John Mariani's weekly wine column appears in Bloomberg Muse News, from which this story was adapted. Bloomberg News covers Culture from art, books, and theater to wine, travel, and food on a daily basis, and some of its articles play on the Saturday Bloomberg Radio and TV.



In London, Golda Bechal, who died at 89, willed $20 million to her favorite Chinese restaurant’s owners, Kim Sing Man and his wife Bee Lian, without leaving a penny to her relatives—who, of course, sued the estate contending she was demented and won back $2 million, but then had to pay court costs of $800,000.


“This love letter to the legendary bars of some of Paris’s most luxurious (and expensive) hotels is not to suggest that I prefer to lap my gin from Baccarat crystal. And as compelling as I find the cultural lore of early-20th-century Paris, I don’t go to the bar at the Hôtel de Crillon to try to coax Teddy Roosevelt out of the woodwork. If I were only after luxury and history, I’d go read a book in the Louis Vuitton store. The secret is that this cluster of Right Bank monuments holds, and often hides, lounges that provide singular, decadent, theatrical sets for a magical night out in Paris, where opulence and silly fun can go hand in white-gloved hand.”—Julia Langbein, “We'll Always Have Cocktails,” Gourmet (October, 2008).


TO ALL PUBLICISTS: Owing to the amount of material sent to this newsletter regarding Thanksgiving, Christmas, and New Year's dinners--many of which are only announcements as to price fixed dinners--it is impossible for me to include any but the most unusual of events for those holidays in Quick Bytes.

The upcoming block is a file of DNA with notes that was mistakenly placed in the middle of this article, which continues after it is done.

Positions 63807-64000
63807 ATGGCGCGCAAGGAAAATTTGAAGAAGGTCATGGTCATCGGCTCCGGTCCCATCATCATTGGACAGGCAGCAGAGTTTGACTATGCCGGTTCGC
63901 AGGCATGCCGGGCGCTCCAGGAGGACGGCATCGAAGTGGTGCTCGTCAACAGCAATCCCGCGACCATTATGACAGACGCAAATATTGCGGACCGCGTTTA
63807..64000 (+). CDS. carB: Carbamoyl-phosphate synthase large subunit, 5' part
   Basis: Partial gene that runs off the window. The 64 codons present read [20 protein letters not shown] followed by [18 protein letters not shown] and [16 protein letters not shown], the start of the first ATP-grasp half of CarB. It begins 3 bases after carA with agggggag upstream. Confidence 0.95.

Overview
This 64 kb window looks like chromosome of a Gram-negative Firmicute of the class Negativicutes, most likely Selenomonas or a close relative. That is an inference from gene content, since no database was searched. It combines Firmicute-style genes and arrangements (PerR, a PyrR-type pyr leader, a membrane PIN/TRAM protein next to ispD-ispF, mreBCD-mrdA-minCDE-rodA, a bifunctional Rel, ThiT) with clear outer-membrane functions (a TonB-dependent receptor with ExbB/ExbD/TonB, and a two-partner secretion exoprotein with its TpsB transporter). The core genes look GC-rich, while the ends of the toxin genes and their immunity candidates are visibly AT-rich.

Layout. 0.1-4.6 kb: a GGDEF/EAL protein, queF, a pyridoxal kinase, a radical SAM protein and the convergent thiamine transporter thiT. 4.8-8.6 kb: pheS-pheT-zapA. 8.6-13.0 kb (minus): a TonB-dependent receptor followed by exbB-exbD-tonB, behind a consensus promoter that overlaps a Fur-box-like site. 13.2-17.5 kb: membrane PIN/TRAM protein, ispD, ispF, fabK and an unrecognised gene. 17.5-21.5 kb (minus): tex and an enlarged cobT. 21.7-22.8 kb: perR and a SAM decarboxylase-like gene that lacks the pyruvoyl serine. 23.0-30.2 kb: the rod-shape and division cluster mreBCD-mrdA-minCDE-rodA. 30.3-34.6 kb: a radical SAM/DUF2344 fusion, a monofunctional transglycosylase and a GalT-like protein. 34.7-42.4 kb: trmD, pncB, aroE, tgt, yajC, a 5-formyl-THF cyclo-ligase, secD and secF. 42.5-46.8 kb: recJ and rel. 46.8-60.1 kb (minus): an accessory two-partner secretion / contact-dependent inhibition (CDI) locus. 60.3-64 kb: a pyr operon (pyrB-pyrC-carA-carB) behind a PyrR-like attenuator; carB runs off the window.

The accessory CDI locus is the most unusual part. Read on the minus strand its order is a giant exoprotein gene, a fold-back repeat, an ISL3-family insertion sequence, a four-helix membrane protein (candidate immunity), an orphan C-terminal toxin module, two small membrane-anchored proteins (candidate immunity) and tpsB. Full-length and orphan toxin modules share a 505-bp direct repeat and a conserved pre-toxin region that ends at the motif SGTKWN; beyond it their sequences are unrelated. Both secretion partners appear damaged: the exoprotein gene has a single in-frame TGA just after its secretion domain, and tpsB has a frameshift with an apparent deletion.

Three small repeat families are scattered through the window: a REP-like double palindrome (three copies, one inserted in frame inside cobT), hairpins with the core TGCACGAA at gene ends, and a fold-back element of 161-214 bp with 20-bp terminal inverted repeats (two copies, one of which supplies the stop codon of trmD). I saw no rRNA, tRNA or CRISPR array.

--John Mariani

* In celebration of Breast Cancer Awareness month, NYC’s Magnolia Bakery is proud to support the Susan G. Komen Foundation with their “Power of the Cupcake” fund. Specially made during the month of October, Magnolia offers Pink Ribbon cupcakes decorated with a custom-designed Pink Ribbon de-con, with 50 cents  of each sale going to the Foundation.

* For those who want to savor what China Grill has been all about for the past 21 years (in NY and 13 years in Miami Beach), China Grill South Beach introduces a ‘classics tasting menu’ offered for 6-course dinner at $69 pp. Call 305- 534-2211.

*  From now until Election Day Chef Steve Chiappetti from Chicago’s Viand will be doing his Democrat vs. Republican menu. Guests can partake in either prix fixe menu, at $20.08. In addition, guests will receive a ballot to select their preferred candidate. Should that candidate win, the ballot can be brought back to Viand, where guests will receive 50% off their next meal at the restaurant. Call 312-255-8505;

* Through Oct. 17, Giovanni, in conjunction with the NYC  Wine & Food Festival, pairs 5 courses with 5 wines, offered exclusively to Amex cardholders at  $80 pp. Call 212-262-2828;

* In NYC, Brasserie Cognac de Monsieur Ballon, will host a special Cognac School on Saturdays beginning Oct.  18 and ending November 8.  $60 pp., $100 for two. Call 212-757-3600.

* On Oct. 18 along the Beaches of South Walton, FL, Brew-Ha-Ha on the Boulevard, in Grand Park will showcase 125+imported and micro-brewed beers from 25+ countries, along with a walk-about food tasting from Grand Boulevard’s destination restaurants – Cantina Laredo Gourmet Mexican Food, Fleming’s Prime Steakhouse & Wine Bar, Kilwin’s Chocolates, Fudge & Ice Cream, Mitchell’s Fish Market, P.F. Chang’s China Bistro and Tommy Bahama’s Tropical Café.  $25 in advance and $30 day of the event at all Wine World locations.  Call 850-654-5929;